A plot of the data shows that a states opioid death rate is positively correlated with its unemployment rate. However, we can also visually see that, as the statistical analysis confirmed, the correlation is not very strong. Most notably, West Virginia and New Hampshire have opioid death rates that are much higher than any other states, and are at opposite ends of the spectrum of unemployment rates for all states. Unemployment seems likely to be a factor, but just getting people wanted employment isn’t going to go far in solving the crisis. You can click on the chart for an expanded view to find individual states.

A Local Problem

Opioid addictions and death is a national crisis, but in many ways solving it is a local problem. Investments in treatments and other factors that may mitigate the crisis will be made and administered locally, although state and federal resources can be leveraged to help, especially for cities and regions where local resources may be stretched or lacking. Ohio and its localities are an example of state and local governments that have taken a proactive and aggressive approach to addressing the crisis and demanding accountability. Summit County Executive Ilene Shapiro signed a proclamation in the fall declaring the opioid crisis to have caused a state of emergency. She has asked for state and federal funding should it become available. More than a dozen Summit County communities, including Akron, have filed suit against pharmaceutical companies, claiming unfair and deceptive marketing of opioids that downplayed the risks. The state of Ohio has filed a separate but similar suit.

Further analysis of factors that could influence localities and regions to become more highly susceptible to opioid addiction is warranted, as is more aggressive action at all levels of government. Although pharmaceutical treatments are and can be necessary and effective, the recent downward trend of prescriptions may hopefully lead to decreased addiction and overdose deaths. Governmental agencies like the U.S. Department of Health and Human Services, and private organizations like the American Association of Retired Persons (AARP) provide educational resources on alternative treatments and lifestyle changes to address chronic pain. If you or someone you know is suffering with substance abuse, the Substance Abuse and Mental Health Services Administration’s national hotline is 1-800-662-HELP (4357).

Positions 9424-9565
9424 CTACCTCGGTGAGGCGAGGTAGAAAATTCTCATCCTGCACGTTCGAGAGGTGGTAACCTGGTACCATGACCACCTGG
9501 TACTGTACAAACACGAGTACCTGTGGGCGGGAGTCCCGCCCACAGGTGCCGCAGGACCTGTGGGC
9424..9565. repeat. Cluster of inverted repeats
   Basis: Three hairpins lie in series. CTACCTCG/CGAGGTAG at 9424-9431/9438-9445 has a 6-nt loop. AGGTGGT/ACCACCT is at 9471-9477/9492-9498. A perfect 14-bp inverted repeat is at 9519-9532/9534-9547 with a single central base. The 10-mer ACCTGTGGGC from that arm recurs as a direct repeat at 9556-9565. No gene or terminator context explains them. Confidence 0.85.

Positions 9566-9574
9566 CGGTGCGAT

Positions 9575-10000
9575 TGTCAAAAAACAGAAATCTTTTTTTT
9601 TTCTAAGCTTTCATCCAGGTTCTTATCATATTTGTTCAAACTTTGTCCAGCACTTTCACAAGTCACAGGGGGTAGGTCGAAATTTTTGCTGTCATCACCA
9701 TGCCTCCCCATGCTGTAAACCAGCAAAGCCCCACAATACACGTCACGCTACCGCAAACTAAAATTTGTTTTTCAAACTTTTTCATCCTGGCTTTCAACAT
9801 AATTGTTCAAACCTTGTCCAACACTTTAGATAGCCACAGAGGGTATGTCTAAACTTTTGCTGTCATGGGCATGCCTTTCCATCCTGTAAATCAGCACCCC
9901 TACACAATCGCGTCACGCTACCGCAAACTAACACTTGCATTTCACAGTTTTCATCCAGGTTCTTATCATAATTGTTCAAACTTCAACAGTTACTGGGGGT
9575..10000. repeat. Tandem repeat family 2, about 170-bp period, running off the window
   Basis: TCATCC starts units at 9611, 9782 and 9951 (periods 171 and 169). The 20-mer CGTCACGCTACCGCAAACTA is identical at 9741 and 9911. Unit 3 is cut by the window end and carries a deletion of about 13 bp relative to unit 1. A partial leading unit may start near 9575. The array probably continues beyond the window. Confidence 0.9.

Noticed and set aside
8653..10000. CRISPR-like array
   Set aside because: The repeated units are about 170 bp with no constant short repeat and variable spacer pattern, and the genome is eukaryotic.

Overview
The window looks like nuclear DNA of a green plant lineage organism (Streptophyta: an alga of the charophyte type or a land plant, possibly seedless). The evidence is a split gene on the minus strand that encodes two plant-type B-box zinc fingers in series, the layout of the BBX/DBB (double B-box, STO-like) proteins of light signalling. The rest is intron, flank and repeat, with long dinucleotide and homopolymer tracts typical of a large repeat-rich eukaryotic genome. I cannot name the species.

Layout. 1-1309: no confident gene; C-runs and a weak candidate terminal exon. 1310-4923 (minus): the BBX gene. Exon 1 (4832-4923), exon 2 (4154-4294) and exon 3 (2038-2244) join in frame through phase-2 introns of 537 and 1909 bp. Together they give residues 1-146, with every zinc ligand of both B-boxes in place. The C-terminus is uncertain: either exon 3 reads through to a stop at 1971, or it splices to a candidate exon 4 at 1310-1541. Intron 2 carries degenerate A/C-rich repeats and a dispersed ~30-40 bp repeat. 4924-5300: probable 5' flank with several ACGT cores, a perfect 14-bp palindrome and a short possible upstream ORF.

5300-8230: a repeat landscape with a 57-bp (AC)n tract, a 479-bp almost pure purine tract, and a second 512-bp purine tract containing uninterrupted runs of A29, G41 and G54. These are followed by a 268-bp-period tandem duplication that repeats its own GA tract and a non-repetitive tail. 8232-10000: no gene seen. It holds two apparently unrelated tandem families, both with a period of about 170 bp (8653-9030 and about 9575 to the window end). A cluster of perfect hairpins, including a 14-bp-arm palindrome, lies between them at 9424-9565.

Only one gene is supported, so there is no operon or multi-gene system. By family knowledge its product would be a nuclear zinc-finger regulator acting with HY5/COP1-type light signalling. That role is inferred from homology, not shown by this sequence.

All data are for the year 2015:

Opioid death rate and other drug data comes from the CDC, compiled by the Kaiser Family Foundation – Opioid Overdose Death Rates and All Drug Overdose Death Rates per 100,000 Population (Age-Adjusted)

Per capita real GDP data comes from the U.S. Bureau of Economic Analysis

Unemployment rate data comes from the U.S. Bureau of Labor Statistics

Uninsured rate and poverty rate data comes from the U.S. Census Bureau’s American Community Survey 5-year Estimates

*All independent variables had p-values that indicated statistical significance to the 90th percentile, and GDP per capita, unemployment rate, and uninsured rate all were statistically significant to the 99th percentile. The significance of the independent variables is of questionable relevance. We are using data from the entire population of ‘U.S. States’, so the p-values from one perspective may be meaningless. However, considering the data is only for 2015, and the data has and will change over time for a variety of other factors, the significance of the independent variables may be of interest for readers when drawing predictive conclusions for future years.

by Jeffrey L Garceau